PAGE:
Plans for Marine Sanctuary in Antarctic Fail

Written by on September 18, 2012 in Policy & Ocean Law
Emperor penguins in the Southwest Ross Sea, from NOAA's Ark Animals COllection. Photo credit: Michael Van Woert, NOAA NESDIS, ORA.

Emperor penguins in the Southwest Ross Sea, from NOAA’s Ark Animals COllection. Photo credit: Michael Van Woert, NOAA NESDIS, ORA.

For two years, the U.S. and New Zealand have been trying to reach an agreement on a marine sanctuary, roughly the size of Alaska, in Antarctica’s Ross Sea.  Fishing would be banned in the sanctuary and it would become a place where scientists could study climate change, free from human disruption.

Just this month, the compromise failed when senior New Zealand politicians rejected it, even though this region only accounts for less than two percent of their fishing industry.  As a whole, the Ross Sea fishery is small, only worth about $60 million per year.  In New Zealand it is worth only $16 million of their billion dollar industry.

The Ross Sea is so important to conservationists because it remains largely untainted by mankind.  Evan Bloom, director of the U.S. State Department‘s Office of Ocean and Polar Affairs, explains that it is possibly the best place on Earth for scientists to study changes without human interference.

“If you can’t do it in Antarctica, where can you do it?” he asked.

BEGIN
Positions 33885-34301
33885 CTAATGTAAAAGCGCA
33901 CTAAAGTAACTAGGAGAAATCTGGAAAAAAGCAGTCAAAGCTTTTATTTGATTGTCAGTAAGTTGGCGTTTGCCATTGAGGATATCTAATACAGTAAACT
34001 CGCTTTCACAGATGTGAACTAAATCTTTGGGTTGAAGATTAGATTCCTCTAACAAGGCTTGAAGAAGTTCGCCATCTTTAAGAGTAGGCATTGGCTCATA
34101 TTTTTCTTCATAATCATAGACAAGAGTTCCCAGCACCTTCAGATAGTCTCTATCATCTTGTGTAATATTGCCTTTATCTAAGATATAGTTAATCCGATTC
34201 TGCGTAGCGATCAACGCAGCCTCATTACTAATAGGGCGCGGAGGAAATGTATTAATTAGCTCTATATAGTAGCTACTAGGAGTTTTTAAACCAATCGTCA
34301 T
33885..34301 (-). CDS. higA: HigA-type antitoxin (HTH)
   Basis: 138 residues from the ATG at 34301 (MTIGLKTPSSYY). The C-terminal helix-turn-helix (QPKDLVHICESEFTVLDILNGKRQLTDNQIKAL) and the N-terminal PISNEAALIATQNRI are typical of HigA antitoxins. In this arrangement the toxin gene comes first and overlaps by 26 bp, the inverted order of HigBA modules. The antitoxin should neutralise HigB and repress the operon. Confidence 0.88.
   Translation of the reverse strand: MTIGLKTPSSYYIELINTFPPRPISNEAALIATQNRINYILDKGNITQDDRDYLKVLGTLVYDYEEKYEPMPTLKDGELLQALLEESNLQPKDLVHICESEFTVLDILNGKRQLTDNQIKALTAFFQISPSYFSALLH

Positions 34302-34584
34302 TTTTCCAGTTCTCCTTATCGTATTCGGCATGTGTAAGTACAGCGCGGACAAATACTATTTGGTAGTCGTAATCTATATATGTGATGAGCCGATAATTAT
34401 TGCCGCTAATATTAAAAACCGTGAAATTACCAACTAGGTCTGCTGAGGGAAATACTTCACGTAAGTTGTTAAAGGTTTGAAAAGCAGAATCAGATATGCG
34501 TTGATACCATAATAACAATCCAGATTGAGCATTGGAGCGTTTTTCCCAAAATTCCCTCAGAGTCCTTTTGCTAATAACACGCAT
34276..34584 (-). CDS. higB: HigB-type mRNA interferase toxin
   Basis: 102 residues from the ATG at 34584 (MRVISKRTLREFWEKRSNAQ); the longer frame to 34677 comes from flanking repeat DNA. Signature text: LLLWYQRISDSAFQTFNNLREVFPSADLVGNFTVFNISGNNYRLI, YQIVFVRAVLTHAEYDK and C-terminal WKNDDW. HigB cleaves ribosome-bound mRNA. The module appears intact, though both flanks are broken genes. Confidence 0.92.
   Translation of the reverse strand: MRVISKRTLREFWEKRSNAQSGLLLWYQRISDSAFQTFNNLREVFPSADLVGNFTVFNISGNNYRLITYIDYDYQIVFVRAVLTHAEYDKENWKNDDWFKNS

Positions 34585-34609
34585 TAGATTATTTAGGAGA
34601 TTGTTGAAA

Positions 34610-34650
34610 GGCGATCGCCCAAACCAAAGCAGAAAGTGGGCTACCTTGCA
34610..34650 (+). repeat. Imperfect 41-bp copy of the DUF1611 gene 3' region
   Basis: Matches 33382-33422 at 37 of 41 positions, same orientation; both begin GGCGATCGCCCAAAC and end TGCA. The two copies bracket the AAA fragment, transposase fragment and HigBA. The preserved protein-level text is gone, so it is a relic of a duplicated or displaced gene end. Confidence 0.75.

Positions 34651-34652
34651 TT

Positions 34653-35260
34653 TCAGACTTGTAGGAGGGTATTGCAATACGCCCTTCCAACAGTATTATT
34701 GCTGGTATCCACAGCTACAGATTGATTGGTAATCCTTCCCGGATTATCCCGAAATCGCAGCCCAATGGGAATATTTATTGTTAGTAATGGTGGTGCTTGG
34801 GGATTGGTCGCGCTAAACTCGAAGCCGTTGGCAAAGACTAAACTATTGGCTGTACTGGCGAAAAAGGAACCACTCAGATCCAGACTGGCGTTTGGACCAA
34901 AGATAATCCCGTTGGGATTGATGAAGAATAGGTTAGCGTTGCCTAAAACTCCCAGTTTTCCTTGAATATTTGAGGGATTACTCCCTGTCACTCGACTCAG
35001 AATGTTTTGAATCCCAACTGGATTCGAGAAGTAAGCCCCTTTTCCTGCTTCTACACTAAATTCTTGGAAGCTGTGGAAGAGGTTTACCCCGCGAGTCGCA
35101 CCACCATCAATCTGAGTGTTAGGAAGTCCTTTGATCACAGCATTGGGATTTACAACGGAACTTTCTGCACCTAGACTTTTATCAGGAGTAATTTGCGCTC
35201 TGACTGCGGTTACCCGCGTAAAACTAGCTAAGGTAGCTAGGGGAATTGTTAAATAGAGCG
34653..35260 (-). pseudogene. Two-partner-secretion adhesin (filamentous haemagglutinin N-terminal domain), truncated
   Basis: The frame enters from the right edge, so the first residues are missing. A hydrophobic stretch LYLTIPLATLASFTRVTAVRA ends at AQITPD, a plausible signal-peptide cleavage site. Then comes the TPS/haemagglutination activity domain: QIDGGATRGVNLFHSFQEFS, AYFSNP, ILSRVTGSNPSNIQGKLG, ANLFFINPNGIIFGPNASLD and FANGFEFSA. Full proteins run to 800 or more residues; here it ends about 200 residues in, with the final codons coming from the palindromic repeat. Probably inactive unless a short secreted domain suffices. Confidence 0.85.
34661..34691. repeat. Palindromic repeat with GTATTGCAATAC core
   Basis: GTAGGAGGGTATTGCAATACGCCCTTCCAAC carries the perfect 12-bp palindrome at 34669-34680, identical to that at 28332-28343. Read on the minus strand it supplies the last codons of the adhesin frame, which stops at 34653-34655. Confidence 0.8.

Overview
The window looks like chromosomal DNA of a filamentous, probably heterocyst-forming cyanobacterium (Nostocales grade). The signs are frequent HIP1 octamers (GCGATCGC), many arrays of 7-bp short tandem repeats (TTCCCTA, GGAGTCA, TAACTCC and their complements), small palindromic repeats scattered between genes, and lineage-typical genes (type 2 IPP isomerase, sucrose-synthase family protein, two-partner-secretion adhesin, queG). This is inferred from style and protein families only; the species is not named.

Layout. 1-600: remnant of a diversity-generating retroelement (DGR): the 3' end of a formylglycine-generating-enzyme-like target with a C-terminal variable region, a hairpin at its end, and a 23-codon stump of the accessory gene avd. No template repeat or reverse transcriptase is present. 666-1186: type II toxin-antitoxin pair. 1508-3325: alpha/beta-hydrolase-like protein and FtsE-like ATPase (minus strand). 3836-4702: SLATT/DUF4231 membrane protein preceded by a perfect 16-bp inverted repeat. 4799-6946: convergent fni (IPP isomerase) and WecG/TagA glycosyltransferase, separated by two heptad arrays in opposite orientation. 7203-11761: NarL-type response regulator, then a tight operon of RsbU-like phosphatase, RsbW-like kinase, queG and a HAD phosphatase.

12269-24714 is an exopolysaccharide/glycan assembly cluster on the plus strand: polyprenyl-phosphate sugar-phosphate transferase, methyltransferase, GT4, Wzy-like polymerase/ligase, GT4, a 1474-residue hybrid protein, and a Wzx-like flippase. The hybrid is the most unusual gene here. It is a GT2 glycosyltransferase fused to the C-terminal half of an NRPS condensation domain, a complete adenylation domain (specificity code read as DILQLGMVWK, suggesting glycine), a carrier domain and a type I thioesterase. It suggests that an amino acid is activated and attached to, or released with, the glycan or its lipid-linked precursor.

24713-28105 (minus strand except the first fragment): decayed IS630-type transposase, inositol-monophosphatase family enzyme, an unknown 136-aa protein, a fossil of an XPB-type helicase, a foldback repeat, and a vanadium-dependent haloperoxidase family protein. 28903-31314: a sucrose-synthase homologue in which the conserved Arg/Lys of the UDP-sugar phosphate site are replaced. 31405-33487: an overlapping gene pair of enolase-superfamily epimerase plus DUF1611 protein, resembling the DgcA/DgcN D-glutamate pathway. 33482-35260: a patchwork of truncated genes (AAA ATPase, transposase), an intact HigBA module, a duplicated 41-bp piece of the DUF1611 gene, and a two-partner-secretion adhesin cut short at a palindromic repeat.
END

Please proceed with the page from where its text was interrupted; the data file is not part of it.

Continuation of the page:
U.S. Secretary of State Hillary Clinton, who has taken particular interest in the outcome of this negotiation, called it “one of the last great marine wilderness areas on the planet.”

You can read more from the Huffington Post here: Antarctica Marine Sanctuary Plans for Ross Sea Falter.

Coulman Island, Ross Sea, Antarctica, from NOAA's At The Ends of the Earth Collection. Photo credit: Michael Van Woert, NOAA NESDIS, ORA.

Coulman Island, Ross Sea, Antarctica, from NOAA’s At The Ends of the Earth Collection. Photo credit: Michael Van Woert, NOAA NESDIS, ORA.

Copyright © 2012 by Marine Science Today, a publication of Marine Science Today LLC.

About the Author

About the Author: Emily Tripp is the Publisher and Editor of MarineScienceToday.com. She holds marine science and biology degrees from the University of Miami's Rosenstiel School of Marine and Atmospheric Science and a Master of Advanced Studies degree in Marine Biodiversity and Conservation from Scripps Institution of Oceanography. When she's not writing about marine science, she's probably running around outside or playing with her dog. .

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